On 12 May 2021, Megan Robertson, Post-Doctoral Fellow and Researcher, participated in a webinar series titled “Intimate Archives: Interventions on Gender, Sexuality and Intimacy” which forms part of the broader Governing Intimacies Project, which is led by Srila Roy at the Wits Institute for Social and Economic Research.
This international webinar series addresses issues of gender, sexuality and archives in the Global South. It creatively reconstructs archives not simply as historical curations but as contested terrains of intervention around which contemporary struggles for the past and the future are being fought.
Robertson’s paper titled, “South Africa as a Queer Utopia? The limits of the myth in the case of the Methodist Church of Southern Africa” featured in a session focused on religion and queer sexuality. Her paper focused on exploring the limitations and consequences of the perpetuation of the discourse of a queer utopian South Africa within the context of religion. The three main points she made was: 1) that the discourse of South Africa as a queer utopia relies heavily on a secular human rights ideology in which religion is necessarily understood in opposition to queer rights and thus is left uninterrogated, 2) it centres the conversation around particular queer normative rights issues, especially same-sex marriage, thus “muting” wider discussions around violence, marginalisation and oppression of queer people and, 3) it homogenises queerness and flattens the intersectionality of queer experience forgetting that a “queer utopia” is centred around a particular queer normative experience.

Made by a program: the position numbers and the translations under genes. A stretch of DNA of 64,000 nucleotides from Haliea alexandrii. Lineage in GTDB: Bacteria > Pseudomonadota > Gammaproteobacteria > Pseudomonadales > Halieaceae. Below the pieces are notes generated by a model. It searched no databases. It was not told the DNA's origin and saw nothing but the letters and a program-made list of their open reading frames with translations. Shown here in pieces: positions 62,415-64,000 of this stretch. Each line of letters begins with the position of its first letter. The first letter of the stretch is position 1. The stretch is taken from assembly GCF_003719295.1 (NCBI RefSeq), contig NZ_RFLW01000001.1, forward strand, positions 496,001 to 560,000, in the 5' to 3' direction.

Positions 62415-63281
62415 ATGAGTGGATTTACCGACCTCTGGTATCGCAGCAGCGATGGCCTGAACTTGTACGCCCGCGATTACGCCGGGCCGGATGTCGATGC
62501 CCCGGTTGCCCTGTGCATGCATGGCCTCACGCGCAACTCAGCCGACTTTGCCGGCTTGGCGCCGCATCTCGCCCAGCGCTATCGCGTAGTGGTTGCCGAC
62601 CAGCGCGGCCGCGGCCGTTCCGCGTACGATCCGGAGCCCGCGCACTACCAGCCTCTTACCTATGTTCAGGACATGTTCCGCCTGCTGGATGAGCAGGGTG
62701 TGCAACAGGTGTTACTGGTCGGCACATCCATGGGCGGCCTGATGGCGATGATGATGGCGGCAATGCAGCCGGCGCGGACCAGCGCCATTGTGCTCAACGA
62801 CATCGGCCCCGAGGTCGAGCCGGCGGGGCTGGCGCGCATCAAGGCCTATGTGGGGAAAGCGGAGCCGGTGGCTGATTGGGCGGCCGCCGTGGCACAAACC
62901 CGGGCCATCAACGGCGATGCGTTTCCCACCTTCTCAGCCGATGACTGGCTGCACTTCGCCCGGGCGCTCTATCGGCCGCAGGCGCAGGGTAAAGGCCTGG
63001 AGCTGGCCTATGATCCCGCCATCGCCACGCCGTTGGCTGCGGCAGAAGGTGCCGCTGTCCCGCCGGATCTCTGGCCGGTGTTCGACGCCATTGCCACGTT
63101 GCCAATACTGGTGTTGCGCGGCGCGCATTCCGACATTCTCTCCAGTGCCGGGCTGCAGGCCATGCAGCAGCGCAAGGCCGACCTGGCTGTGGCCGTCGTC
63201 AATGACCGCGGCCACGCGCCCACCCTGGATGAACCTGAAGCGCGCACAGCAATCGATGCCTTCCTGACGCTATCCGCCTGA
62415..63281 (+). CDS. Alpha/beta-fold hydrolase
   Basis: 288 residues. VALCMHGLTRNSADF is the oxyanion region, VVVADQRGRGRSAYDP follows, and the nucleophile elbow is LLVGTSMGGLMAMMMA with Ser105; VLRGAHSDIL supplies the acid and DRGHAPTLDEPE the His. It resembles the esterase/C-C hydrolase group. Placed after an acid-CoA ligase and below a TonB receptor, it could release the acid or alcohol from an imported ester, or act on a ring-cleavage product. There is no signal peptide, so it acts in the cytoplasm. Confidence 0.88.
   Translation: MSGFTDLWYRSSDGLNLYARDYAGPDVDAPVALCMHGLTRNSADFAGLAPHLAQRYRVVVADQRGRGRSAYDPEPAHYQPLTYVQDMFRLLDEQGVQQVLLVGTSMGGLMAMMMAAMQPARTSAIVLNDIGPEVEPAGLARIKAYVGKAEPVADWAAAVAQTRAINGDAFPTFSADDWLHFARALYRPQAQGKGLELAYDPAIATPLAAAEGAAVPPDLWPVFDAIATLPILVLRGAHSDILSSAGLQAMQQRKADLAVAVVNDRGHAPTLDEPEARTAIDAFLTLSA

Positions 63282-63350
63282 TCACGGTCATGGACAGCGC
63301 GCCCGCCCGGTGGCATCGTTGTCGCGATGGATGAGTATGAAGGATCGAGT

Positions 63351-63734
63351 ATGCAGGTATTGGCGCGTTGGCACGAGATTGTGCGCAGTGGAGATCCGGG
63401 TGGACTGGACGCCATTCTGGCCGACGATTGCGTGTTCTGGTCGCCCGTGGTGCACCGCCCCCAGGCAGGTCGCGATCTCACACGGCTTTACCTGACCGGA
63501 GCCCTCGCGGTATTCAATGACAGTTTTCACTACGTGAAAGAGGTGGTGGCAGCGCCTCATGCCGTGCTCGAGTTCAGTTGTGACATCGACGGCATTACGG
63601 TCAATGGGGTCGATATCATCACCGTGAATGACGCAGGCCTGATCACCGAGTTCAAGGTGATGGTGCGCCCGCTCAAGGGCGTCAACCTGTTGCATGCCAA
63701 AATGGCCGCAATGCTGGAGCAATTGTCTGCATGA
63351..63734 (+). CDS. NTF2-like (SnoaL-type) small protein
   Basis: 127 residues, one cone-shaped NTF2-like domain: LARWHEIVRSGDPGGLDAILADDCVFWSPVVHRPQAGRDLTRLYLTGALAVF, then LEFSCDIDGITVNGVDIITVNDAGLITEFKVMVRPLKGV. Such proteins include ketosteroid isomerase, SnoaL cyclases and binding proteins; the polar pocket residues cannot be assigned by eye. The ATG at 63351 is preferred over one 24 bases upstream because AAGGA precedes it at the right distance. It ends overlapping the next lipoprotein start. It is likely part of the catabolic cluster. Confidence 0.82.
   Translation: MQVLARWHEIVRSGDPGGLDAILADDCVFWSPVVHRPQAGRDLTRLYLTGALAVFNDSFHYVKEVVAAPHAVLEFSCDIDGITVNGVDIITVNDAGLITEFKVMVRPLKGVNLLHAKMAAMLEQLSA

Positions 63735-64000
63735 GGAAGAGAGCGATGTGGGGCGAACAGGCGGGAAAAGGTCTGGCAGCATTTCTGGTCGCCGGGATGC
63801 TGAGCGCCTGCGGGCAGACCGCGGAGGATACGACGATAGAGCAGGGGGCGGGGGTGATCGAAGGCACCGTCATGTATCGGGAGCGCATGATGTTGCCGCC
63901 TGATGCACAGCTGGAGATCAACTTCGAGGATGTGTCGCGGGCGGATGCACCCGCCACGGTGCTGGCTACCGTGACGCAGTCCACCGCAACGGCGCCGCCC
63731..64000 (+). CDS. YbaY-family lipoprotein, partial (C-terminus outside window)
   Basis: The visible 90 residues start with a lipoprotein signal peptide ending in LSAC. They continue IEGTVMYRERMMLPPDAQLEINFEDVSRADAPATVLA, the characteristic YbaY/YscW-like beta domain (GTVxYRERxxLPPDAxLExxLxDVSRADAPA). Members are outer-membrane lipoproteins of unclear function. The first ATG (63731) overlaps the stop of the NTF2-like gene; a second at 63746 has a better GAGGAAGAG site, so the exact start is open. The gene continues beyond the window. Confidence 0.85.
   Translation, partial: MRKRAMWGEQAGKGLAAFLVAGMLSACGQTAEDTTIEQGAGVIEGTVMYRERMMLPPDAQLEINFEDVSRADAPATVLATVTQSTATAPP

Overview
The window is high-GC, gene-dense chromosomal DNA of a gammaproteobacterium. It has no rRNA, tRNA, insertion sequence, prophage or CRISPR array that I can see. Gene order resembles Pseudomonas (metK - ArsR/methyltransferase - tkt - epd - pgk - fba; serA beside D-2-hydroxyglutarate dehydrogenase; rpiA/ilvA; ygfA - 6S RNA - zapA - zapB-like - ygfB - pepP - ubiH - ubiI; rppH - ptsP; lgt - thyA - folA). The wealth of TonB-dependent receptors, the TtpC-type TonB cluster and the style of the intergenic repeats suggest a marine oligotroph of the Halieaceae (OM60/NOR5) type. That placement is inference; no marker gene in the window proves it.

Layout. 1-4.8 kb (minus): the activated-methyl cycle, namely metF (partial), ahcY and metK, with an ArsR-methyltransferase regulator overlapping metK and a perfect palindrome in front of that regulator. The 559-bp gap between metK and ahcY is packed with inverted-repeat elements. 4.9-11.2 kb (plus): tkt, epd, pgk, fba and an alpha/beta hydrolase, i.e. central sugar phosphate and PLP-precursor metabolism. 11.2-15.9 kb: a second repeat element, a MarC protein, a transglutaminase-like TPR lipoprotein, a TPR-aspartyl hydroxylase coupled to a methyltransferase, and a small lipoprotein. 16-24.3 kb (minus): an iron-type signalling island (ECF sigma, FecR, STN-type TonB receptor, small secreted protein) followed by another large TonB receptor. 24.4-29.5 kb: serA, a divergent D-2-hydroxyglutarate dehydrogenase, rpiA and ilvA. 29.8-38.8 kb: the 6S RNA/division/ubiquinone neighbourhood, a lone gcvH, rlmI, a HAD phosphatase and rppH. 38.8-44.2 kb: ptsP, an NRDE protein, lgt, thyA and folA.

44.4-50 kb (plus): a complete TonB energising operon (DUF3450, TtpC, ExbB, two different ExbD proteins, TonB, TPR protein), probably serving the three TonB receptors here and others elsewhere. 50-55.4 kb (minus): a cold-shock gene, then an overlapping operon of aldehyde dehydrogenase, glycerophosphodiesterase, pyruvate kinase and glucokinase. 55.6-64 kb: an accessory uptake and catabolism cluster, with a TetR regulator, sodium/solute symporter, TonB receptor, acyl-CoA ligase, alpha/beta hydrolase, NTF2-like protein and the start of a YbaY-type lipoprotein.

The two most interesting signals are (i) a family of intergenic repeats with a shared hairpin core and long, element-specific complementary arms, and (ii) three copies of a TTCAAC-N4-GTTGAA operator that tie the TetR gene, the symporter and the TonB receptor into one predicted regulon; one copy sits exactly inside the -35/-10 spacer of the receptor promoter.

The Q&A following the presentations drew the panellists (which included world-leading scholar of religion and sexuality in Africa, Adriaan van Klinken and Raffaella Taylor-Seymour) into deeper conversations about what ‘queering’ religion looks like in different research contexts and what scholarship on religion contributes to (re)constructing a contested queer archive in Africa.